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Death rate in nursing home cut in half by just discontinuing unneeded medications – trial June 2007

The war against polypharmacy: a new cost-effective geriatric-palliative approach for improving drug therapy in disabled elderly people

Isr Med Assoc J. 2007 Jun;9(6):430-4.
Doron Garfinkel 1, Sarah Zur-Gil, Joshua Ben-Israel

Background: The extent of medical and financial problems of polypharmacy in the elderly is disturbing, particularly in nursing homes and nursing departments.

Objectives: To improve drug therapy and minimize drug intake in nursing departments.

Methods: We introduced a geriatric-palliative approach and methodology to combat the problem of polypharmacy. The study group comprised 119 disabled patients in six geriatric nursing departments; the control group included 71 patients of comparable age, gender and co-morbidities in the same wards. After 12 months, we assessed whether any change in medications affected the death rate, referrals to acute care facility, and costs.

Results: A total of 332 different drugs were discontinued in 119 patients (average of 2.8 drugs per patient) and was not associated with significant adverse effects. The overall rate of drug discontinuation failure was 18% of all patients and 10% of all drugs.

  • The 1 year mortality rate was 45% in the control group
  • but only 21% in the study group (P < 0.001, chi-square test).

The patients' annual referral rate to acute care facilities was

  • 30% in the control group but only
  • 11.8% in the study group (P < 0.002).

The intervention was (also) associated with a substantial decrease in the cost of drugs.

Conclusions: Application of the geriatric-palliative methodology in the disabled elderly enables simultaneous discontinuation of several medications and yields a number of benefits: reduction in mortality rates and referrals to acute care facilities, lower costs, and improved quality of living.

This study was cited 375 times as of Sept 2023

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  • Impact of a pharmacist-administered deprescribing intervention on nursing home residents: a randomized controlled trial - June 2020 https://doi.org/10.1007/s11096-020-01073-6 FREE PDF

See also: Off topic – Half of seniors now take 5 or more drugs daily (before only 12 percent took 5) – July 2018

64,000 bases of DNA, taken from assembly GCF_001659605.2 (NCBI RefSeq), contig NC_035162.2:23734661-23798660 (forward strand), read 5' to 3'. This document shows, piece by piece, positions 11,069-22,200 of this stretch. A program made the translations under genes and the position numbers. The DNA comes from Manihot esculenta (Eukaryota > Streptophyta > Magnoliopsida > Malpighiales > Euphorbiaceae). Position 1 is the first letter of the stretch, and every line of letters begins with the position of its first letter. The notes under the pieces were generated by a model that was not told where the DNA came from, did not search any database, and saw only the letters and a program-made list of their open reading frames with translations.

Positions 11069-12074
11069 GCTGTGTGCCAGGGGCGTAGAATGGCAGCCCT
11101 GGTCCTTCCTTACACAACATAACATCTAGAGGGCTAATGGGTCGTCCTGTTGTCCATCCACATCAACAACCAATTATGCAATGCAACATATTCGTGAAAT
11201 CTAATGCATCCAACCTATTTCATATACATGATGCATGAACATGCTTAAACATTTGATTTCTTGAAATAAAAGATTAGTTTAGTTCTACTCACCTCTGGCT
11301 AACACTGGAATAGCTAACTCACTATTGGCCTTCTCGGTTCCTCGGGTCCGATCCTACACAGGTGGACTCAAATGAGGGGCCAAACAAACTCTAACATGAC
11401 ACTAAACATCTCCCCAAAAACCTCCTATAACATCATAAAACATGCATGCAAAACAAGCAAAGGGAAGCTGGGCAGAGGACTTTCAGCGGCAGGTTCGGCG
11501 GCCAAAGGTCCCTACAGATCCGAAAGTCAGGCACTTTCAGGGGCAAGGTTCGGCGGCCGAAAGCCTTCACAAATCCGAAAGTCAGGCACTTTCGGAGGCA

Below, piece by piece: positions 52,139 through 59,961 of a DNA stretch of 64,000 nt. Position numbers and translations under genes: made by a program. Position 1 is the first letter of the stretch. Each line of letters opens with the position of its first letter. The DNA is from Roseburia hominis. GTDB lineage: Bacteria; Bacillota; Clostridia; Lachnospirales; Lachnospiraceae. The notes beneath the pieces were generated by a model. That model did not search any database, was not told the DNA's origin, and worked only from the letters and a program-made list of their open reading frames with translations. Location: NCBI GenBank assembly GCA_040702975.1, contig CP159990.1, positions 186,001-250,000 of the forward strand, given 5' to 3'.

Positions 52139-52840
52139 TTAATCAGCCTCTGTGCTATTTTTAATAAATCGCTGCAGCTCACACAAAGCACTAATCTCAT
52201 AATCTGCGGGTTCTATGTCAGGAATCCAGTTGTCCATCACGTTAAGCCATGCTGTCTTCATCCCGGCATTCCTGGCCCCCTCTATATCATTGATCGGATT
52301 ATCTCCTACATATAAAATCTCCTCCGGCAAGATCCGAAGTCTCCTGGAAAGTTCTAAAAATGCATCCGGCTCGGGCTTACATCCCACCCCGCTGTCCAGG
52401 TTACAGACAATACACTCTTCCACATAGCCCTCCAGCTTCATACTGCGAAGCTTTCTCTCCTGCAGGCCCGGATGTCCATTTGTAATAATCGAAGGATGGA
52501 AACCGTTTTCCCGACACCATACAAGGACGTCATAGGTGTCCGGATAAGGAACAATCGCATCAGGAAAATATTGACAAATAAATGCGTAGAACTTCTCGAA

See also: 13 reasons why many seniors need more vitamin D (both dose and level) - July 2023 contains

  1. Senior skin produces 3X less Vitamin D for the same sun intensity
  2. Seniors have fewer vitamin D receptor genes as they age
    Receptors are needed to get Vitamin D in blood actually into the cells
  3. Many other Vitamin D genes decrease with age
  4. Since many gene activations are not detected by a blood test,
    more Vitamin D is often needed, especially by seniors
  5. Seniors are indoors more than when they were younger
    not as agile, weaker muscles; frail, no longer enjoy hot temperatures
  6. Seniors wear more clothing outdoors than when younger
    Seniors also are told to fear skin cancer & wrinkles
  7. Seniors often take various drugs which end up reducing vitamin D
    Some reductions are not detected by a vitamin D test of the blood
    statins, chemotherapy, anti-depressants, blood pressure, beta-blockers, etc
  8. Seniors often have one or more diseases that consume vitamin D
    osteoporosis, diabetes, Multiple Sclerosis, Cancer, ...
  9. Seniors generally put on weight at they age - and a heavier body requires more vitamin D
  10. Seniors often (40%) have fatty livers – which do not process vitamin D as well
  11. Reduced stomach acid means less Magnesium is available to get vitamin D into the cells
  12. Vitamin D is not as bioavailable in senior intestines
  13. Seniors with poorly functioning kidneys do not process vitamin D as well
       Seniors category has 406 items